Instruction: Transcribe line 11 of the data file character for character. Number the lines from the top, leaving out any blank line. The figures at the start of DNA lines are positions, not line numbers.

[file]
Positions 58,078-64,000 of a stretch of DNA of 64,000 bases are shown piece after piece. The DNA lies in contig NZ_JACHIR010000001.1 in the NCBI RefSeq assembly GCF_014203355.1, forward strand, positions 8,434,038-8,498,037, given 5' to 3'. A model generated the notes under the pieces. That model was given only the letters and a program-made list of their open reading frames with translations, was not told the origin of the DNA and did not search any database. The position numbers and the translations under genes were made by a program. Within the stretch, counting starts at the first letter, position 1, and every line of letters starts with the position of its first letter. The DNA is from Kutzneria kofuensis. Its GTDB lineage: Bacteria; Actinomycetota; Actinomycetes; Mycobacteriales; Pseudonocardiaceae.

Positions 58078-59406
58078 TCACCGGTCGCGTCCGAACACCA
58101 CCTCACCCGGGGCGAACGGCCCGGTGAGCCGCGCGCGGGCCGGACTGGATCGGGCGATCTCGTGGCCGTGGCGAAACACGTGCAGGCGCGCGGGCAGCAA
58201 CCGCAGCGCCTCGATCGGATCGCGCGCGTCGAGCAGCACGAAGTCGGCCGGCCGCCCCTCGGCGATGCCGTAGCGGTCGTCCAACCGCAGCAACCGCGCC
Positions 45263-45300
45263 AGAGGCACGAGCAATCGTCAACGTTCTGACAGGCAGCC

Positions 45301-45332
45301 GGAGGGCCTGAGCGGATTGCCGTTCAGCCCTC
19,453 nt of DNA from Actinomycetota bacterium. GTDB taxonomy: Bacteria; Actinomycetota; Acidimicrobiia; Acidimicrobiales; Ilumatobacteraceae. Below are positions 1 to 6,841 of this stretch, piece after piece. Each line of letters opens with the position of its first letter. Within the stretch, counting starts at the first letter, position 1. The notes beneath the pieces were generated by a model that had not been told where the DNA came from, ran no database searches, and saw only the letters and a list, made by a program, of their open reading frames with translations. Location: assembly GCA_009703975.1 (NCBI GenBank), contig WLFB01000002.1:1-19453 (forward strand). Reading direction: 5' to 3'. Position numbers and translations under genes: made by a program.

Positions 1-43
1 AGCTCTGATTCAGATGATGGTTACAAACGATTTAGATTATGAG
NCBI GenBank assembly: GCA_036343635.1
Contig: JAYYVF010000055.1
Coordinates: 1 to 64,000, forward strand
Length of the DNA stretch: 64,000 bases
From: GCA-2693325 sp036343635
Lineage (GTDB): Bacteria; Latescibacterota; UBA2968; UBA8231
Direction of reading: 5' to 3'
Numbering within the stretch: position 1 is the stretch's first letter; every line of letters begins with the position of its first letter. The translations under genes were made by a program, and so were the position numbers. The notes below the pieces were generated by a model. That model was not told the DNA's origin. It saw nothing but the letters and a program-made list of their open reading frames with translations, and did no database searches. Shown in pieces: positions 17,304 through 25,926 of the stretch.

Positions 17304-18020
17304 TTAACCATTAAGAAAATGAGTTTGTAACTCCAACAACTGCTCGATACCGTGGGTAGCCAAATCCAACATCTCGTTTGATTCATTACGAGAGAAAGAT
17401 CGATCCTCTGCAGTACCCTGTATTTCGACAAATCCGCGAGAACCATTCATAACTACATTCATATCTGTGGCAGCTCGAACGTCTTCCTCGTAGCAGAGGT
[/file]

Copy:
Positions 1-43